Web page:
What is striking is the language and scenarios are at Defcon2 levels. The document stresses it has no ideological point of view about climate change and based its forecasts on what it depicted as mainstream work. And it pointed out that climate change is already happening.
The first major threat it identifies is mass migration. Here is the second, which is less well recognized, from the executive summary:
Salt water intrusion into coastal areas and changing weather patterns will also compromise or eliminate fresh water supplies in many parts of the world. Additionally, warmer weather increases hydration requirements. This means that in expeditionary warfare, the Army will need to supply itself with more water. This signifcant logistical burden will be exacerbated on a future battle eld that requires constant movement due to the ubiquity of adversarial sensors and their deep strike capabilities.
This is quite the admission:
The U.S. Army is precipitously close to mission failure concerning hydration of the force in a contested arid environment. The experience and best practices of the last 17 years of con ict in Afghanistan, Iraq, Syria, and Africa rely heavily on logistics force structures to sup- port the war ghter with water mostly procured through contracted means of bottled water, local wells and Re- verse Osmosis Water Puri cation Units (ROWPU). The Army must reinvest aggressively in technologies both in-house and commercial off the shelf in the next 5-10 years to keep pace with rising global temperatures, es- pecially those arid areas in or poised for con ict. The Army must seek partnerships with industry, other na- tions, and other militaries currently working on the hy- dration issue.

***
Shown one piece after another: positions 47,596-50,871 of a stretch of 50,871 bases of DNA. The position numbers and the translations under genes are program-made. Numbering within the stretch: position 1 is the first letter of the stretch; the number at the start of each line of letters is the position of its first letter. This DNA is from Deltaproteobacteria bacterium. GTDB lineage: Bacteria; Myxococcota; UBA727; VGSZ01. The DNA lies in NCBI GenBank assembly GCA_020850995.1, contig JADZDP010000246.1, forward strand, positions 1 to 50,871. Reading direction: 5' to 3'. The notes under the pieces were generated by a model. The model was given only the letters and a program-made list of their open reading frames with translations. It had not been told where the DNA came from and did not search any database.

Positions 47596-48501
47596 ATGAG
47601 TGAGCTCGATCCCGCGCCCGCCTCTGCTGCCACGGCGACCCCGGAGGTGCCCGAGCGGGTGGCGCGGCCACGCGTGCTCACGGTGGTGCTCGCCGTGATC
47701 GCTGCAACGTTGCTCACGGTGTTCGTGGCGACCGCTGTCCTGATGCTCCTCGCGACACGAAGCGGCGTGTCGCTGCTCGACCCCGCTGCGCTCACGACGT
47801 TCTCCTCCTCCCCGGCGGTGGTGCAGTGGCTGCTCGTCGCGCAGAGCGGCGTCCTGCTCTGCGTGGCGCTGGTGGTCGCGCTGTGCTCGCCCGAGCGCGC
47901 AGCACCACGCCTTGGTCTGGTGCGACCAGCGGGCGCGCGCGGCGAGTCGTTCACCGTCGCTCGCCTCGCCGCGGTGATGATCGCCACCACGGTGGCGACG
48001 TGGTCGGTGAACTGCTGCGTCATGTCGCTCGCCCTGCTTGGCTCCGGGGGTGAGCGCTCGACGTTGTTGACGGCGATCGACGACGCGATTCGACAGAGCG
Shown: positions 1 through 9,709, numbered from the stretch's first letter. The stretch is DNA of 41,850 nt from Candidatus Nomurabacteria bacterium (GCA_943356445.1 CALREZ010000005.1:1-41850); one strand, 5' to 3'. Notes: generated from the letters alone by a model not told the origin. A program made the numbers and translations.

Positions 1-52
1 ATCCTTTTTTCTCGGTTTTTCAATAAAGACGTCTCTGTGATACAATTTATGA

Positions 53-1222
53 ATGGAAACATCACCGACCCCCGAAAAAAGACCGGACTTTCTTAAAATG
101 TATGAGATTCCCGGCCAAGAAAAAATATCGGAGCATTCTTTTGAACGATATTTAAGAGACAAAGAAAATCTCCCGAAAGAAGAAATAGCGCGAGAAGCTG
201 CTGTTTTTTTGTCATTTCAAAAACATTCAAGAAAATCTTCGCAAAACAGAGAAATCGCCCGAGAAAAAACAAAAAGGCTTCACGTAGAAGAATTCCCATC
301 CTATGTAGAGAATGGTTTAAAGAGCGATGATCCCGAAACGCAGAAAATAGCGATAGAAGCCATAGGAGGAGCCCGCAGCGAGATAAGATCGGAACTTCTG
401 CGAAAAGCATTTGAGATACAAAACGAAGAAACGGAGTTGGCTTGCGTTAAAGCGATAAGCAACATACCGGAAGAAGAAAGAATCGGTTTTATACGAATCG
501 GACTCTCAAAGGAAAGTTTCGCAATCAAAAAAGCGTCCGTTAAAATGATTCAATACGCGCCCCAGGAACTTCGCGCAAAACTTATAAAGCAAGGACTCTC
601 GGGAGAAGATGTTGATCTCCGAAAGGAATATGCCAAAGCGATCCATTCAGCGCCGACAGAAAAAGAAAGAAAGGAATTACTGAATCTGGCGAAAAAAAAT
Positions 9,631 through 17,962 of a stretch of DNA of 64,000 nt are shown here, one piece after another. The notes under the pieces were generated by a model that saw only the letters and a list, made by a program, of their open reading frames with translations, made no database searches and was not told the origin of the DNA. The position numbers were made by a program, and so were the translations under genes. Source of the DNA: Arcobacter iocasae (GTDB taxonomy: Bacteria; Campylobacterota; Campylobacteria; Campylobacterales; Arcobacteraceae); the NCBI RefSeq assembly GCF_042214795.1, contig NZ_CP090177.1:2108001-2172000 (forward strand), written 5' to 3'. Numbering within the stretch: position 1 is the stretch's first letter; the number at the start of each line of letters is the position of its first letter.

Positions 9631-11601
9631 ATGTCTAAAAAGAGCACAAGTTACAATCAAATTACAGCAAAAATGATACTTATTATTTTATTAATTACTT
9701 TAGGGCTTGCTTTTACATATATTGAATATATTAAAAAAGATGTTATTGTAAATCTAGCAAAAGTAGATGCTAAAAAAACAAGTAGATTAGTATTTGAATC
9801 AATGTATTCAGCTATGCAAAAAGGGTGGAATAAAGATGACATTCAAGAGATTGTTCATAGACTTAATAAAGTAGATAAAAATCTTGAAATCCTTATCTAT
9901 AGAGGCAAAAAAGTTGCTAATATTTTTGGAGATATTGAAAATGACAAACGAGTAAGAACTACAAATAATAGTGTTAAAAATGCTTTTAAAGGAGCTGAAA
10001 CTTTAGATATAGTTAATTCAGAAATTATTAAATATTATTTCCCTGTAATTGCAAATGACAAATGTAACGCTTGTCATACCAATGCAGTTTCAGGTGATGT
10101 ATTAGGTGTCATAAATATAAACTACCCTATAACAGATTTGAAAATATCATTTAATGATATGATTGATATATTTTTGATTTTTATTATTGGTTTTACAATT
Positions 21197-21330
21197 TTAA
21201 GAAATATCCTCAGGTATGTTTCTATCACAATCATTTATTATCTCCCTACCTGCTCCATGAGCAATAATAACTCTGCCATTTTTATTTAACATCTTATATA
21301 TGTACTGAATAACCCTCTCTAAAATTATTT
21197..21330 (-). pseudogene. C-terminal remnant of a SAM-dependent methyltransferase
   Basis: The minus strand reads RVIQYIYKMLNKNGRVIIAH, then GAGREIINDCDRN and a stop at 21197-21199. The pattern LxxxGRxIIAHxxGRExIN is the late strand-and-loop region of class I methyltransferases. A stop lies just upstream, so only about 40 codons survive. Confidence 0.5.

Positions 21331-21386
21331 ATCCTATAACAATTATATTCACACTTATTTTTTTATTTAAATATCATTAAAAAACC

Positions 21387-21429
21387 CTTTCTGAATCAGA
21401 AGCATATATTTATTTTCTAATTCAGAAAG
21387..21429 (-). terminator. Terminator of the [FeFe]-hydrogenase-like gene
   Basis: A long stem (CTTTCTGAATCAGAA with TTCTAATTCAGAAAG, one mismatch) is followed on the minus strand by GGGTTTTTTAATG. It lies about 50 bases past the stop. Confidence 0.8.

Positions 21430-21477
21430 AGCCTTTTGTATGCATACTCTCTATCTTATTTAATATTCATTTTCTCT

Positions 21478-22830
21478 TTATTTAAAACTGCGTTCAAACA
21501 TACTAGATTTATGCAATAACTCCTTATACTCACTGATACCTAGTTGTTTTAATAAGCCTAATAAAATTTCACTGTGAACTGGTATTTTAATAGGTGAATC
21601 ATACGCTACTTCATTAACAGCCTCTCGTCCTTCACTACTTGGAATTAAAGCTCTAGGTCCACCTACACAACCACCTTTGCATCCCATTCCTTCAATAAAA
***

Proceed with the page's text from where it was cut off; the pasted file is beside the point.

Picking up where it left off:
While the report does not tease out all the implications, salt water intrusion will be another driver of mass migrations, not only due to its impact on potable water but also on fishing and farming. And of course, that plus sea level rises and more frequent storms will also threaten and even cripple existing US installations, although that risk isn’t immediate.
Of course, there’s no mention of how the US military is a big greenhouse gas emitter; the article blandly notes, “The DoD does not currently possess an environmentally conscious mindset.” To its credit, the report does make changing that a top priority for the Army. It takes a “get on the bus or you’ll be under the bus” perspective:
As the electorate becomes more concerned about climate change, it follows that elected of cials will, as well. This may result in significant restrictions on military activities (in peace- time) that produce carbon emissions.